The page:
Automation Concepts & Technologies, Inc. Blog
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How to Come Up with a Secure Password You’ll Actually Remember
Passwords are required everywhere these days, which means that there are a lot of different passwords that you need to remember (assuming that you’re keeping to best practices and using a different one each time). Admittedly, this can be quite difficult to do. To help, we’ve decided to share a few tricks to make it easier for you, without undermining your security. The two major elements of a strong password are complexity and length. Fewer actual words, more letter substitution, and special characters increase complexity. The longer a password is the harder it is to crack.
Let’s say every time that you would use the letter O you replace it with a zero. Replace the letter A with the symbol @ and maybe use the plus sign (+) instead of the letter T. Just remember that these are all common practices, so you still need to do more. Maybe replace only the first occurrence of an A with @. But keep reading….
Phonetic substitution can really add complexity to your passwords. The word “ate” can be represented with the number 8. “H@y8” could replace the word “Hate”. Be creative.
Another method is to build a complex password frame that you memorize and insert different objects into that frame. Then use a mnemonic as a password hint. Let’s say you really do not care for cats. You could build the password based on the phrase “I hate cats too!” or “iH@y8C@ts2!”. Ninety days from now (or sooner), when you change your password you might want to replace your dislike of cats with wombats, or “iH@y8W0mb@ts2!”. Since the “frame” is the “iH@t8(your choice)2!” you can just use “wombat” as a password hint. Even with the use of frames, you should still change your frame every few password cycles. Remember, the longer you make your password the harder it will be to break.
Using Mnemonics as Passwords Hints
A mnemonic device is a technique that is used to assist in remembering a specific set of information. The word mnemonic derives from Greek mnēmōn ("mindful"), which itself comes from the Greek word meaning "to remember." A mnemonic can be a single word or a phrase. Children are taught to “Please Excuse My Dear Aunt Sally” when learning the order of operations in arithmetic, because the proper order of operations to complete when solving a complex math problem is the following sequence:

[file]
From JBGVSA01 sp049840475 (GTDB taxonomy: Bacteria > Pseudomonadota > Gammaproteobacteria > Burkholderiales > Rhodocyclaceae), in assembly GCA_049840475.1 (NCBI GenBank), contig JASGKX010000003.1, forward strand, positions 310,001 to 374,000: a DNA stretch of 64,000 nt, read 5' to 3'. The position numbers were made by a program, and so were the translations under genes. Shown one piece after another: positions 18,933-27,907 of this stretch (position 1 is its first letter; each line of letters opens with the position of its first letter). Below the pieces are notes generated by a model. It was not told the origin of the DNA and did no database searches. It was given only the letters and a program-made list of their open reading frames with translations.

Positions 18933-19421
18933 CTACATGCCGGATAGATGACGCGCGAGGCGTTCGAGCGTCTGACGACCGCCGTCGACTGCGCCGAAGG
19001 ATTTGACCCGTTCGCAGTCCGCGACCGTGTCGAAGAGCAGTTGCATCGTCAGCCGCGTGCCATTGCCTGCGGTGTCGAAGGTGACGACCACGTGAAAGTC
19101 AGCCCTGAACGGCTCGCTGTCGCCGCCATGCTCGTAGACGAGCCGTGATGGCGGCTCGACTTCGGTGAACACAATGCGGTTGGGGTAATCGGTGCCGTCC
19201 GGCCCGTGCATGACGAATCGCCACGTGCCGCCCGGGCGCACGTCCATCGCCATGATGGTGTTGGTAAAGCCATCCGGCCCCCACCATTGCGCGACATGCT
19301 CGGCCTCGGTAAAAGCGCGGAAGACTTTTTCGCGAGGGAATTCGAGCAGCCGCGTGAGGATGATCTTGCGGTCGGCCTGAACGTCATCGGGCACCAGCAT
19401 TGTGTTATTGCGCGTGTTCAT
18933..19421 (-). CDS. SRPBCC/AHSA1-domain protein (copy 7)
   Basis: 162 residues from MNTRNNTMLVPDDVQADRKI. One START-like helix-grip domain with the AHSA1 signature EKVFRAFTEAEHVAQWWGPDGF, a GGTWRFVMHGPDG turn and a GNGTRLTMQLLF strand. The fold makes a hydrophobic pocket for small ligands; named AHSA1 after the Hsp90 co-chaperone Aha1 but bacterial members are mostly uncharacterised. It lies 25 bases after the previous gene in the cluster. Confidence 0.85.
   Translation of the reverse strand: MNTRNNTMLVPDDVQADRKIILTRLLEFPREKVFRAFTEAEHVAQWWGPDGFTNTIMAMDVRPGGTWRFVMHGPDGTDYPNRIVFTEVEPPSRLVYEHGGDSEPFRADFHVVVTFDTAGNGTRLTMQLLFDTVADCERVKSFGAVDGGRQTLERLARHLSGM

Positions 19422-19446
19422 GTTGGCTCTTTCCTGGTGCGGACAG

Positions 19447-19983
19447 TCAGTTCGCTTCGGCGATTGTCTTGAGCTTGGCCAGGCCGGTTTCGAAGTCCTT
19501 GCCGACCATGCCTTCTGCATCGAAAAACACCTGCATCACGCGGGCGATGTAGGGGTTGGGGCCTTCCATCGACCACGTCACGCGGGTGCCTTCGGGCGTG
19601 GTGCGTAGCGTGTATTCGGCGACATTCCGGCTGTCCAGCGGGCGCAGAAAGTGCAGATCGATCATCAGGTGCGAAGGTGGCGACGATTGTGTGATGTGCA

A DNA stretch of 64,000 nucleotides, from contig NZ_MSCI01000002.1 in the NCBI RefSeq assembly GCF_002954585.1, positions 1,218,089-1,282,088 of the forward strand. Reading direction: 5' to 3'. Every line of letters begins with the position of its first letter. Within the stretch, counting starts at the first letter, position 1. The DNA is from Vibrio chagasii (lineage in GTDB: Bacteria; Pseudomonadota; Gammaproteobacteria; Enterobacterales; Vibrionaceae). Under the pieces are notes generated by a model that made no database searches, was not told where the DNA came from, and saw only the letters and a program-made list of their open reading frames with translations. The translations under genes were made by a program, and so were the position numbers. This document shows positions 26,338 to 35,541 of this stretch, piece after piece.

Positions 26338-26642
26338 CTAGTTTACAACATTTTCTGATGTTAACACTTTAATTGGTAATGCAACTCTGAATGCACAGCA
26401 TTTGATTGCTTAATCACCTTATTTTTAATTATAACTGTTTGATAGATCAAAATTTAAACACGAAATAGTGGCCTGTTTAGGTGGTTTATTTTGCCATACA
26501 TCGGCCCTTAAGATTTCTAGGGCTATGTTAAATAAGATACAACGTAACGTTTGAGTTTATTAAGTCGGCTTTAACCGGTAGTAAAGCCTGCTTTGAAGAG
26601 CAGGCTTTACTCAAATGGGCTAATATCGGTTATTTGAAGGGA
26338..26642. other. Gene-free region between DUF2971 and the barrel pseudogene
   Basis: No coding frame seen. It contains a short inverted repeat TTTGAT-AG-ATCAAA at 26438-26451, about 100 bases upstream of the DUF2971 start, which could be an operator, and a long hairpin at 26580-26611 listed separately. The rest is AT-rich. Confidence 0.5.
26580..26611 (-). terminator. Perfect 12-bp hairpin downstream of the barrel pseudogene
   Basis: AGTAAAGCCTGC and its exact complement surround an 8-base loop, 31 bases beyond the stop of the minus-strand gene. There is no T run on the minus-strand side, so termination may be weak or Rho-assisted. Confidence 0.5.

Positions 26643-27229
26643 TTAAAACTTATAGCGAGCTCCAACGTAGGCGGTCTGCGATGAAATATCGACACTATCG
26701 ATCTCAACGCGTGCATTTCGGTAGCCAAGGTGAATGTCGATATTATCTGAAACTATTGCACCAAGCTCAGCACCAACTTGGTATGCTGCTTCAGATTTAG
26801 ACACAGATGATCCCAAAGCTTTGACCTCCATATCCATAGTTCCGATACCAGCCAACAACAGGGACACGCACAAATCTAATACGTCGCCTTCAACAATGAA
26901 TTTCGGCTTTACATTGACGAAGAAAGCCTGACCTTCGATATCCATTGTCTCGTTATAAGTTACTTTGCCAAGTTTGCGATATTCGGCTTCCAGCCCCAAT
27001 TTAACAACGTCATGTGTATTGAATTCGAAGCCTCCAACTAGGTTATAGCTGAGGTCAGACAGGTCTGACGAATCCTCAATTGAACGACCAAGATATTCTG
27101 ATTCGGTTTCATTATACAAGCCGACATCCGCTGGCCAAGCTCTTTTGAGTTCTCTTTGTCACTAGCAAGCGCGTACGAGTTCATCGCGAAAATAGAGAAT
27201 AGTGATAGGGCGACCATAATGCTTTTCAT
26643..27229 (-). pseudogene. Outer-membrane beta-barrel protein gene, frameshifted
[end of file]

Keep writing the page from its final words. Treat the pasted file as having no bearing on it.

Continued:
- anything in parentheses
- any exponents
- any multiplication
- any division
- any addition
- finally, any subtraction
Mnemonics can help you to create more secure passwords that are easier to remember. For instance, pet names are commonly used as passwords, despite being very easy for someone to figure out. So, if you are a dog owner, forget your own dog and think or your friend’s dog, Rover. Let’s say Sue’s dog Rover is a handsome Norfolk Terrier. You could take that phrase and turn it into “SdRiahNT”. Apply some letter substitution and a special character at the end and you might have “SdRi@hNT!”
Old Phone Numbers are a nice touch.
Many people are walking phone books, remember those? They have a knack for remembering phone numbers. So, you could build a password frame and then insert phone numbers you remember from years ago that are no longer in use. Like your childhood friend Bob, whose phone number was 672-5555. You could use the last 4 digits of the number in the password frame and the hint would be simply Bob or call Bob.
Taking Care of Your New Password
Now that you have a great password plan your passwords should be easier to remember. Avoid the temptation to write your passwords down – use hints or mnemonics as a memory aid.
Of course, you also shouldn’t share your new password with anyone else. Think of sharing passwords like taping the key of your brand-new sports car to the windshield when you park downtown. Your password works the same way – only it can be copied hundreds of times and sold on the Dark Web. Keeping your password to yourself eliminates this possibility.
Can you reuse passwords?
The security expert in me says never, but let’s face it, some websites we go to require a password but do not have any sensitive information to protect. This would be one of the few exceptions that I would utilize what I call a “trickle-down” password. I might consider using a great password that I have used for my accounting system in the past, which I know was never used on the web.
Call for More …
There you have it: a quick and easy guide to creating a better, more secure password for each of your accounts. Make sure you subscribe to our blog for more security best practices and business technology strategies! Wondering if your password is for sale on the Dark Web? Call us for a free evaluation, you would probably be shocked!